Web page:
Given those caveats, coupled with the very real possibility that some silver and gold ETFs are not fully backed by physical gold or silver, investing in real, physical gold or silver will always be the safer bet. 

 

To hear Mike Maloney discuss ETFs like GLD & SLV, click here.

 

 

Silver & Gold Pools / Certificates

 

When you buy into a silver or gold pool or certificate, you become a creditor of the bullion bank storing your precious metals. Just as when you deposit your currency at a bank, the bank doesn't keep your dollars separate from everyone else’s dollars; the bank simply tells you in your bank statements or online how much it owes you.  In essence, your wealth is transmuted into digits on a computer.

 

Legally, however, when you buy into a gold pool or certificate program, the bank becomes the owner of your precious metals.

 

If the bullion bank gets into financial trouble, (gasp! Imagine that!) it can sell your gold to maintain its assets at a level where it won’t get shut down and where it will avoid a run on the bank.

 

In that instance, you won’t be paid back in gold, but rather in currency - less currency than the value of the gold the bank owed you - because logically a bank in trouble almost certainly would be forced to sell your assets at fire-sale prices.

 

If you live in a country with some kind of bank deposit protection (such as the Federal Deposit Insurance Corporation aka the F.D.I.C. in the United States or Financial Services Compensation Scheme in the U.K.), your gold will not be covered. That’s because deposit insurance only applies to currency - meaning that, in the likely event of a bank crash, currency deposits are safer than unallocated gold.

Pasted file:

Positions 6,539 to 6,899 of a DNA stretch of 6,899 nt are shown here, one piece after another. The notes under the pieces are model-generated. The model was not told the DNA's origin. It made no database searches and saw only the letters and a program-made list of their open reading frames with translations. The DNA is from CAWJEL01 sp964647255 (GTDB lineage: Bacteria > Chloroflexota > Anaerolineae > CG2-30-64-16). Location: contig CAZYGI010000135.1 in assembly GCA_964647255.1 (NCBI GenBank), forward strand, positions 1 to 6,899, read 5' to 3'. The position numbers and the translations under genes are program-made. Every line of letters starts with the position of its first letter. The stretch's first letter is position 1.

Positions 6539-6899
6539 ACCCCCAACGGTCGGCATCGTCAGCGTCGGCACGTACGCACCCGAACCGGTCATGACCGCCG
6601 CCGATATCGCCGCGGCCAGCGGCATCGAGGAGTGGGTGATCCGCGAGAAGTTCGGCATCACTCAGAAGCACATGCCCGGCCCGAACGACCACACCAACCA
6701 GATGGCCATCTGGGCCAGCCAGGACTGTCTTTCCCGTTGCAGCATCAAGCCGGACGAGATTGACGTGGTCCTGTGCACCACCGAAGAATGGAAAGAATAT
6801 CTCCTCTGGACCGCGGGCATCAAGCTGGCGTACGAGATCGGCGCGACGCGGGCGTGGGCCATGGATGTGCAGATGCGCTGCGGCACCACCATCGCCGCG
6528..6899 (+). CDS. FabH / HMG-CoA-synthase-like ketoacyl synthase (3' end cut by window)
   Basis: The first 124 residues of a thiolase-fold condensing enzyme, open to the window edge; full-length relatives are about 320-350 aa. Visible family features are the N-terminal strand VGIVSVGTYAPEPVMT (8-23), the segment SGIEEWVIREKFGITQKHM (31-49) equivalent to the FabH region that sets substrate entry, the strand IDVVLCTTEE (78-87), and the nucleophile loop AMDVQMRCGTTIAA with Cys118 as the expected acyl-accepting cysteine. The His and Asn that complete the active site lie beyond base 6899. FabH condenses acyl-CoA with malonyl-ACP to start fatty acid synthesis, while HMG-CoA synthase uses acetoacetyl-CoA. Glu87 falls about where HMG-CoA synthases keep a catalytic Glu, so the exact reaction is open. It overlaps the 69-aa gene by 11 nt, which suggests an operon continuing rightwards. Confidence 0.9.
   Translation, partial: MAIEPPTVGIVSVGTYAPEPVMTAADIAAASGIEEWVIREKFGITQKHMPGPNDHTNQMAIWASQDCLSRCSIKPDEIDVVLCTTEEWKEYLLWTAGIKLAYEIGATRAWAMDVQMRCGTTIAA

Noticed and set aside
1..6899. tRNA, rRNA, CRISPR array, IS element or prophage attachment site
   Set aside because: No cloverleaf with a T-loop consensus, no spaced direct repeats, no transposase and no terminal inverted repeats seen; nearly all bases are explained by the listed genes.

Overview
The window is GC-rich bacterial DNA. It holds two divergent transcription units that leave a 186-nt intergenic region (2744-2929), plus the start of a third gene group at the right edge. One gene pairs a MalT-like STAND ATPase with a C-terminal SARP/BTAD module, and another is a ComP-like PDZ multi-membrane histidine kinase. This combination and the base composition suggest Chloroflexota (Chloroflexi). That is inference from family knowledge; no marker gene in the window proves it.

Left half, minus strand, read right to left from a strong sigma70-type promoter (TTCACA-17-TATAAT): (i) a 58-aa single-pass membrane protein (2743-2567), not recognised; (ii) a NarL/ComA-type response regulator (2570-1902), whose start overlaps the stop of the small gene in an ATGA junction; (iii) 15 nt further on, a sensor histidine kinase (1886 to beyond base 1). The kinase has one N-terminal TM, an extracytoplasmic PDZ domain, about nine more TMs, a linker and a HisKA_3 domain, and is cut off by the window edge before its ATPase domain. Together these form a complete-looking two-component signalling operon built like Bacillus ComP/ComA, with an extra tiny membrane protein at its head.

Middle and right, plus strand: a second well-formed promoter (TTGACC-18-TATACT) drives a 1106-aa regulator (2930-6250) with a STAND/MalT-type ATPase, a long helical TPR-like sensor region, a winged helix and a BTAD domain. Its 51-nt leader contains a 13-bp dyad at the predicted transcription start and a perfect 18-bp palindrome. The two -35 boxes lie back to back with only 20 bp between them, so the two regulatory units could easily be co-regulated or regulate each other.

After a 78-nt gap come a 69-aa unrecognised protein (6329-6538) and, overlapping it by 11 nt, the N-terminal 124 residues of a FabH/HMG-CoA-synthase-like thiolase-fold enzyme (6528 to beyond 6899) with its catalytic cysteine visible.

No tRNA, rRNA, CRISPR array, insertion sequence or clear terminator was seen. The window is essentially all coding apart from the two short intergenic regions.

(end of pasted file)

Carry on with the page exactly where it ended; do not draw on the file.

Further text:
So why would anyone invest in one of these types of sketchy accounts?

 

Simple. It’s cheap and easy... and everyone loves cheap and easy, right!?

 

Purchasing gold or silver through pools or certificate programs is cheaper than purchasing a like amount of physical gold or silver bullion, primarily because most pools or certificates hold the metals in unallocated storage - which means your metals are commingled with everyone else’s metal. What’s yours is not yours, and in the event that your bullion bank goes under... it’s theirs.

 

If you are going to store precious metals, take a look at our bonded and insured silver and gold vaulting options in Salt Lake City, Singapore, Hong Kong, etc. These fully insured vault storage options are both segregated and allocated, which means that your metals are stored separately in your name and are owned by you alone.

 

In other words, if our company goes under, your metals stay in your name and ownership... guarded by trusted companies like Brink's who have been overseeing valuables for more than 150 years.

 

 

Futures & Options

 

Futures and Options are contracts that can give precious metals investors leverage, which can magnify their gains, but also, magnify their losses.

 

Characterized as speculative investments, futures and options are traded on futures exchanges like the NYMEX & Globex.  If there were to be a default on these commodities exchanges during the coming gold and silver rush, we believe the exchanges could change the rules to allow liquidation orders only. 

 

In that case, investors holding futures contracts for gold or silver would be forced to accept payment in cash (currency) instead of redeeming their shares for physical silver or gold, as their contracts entitle them to do.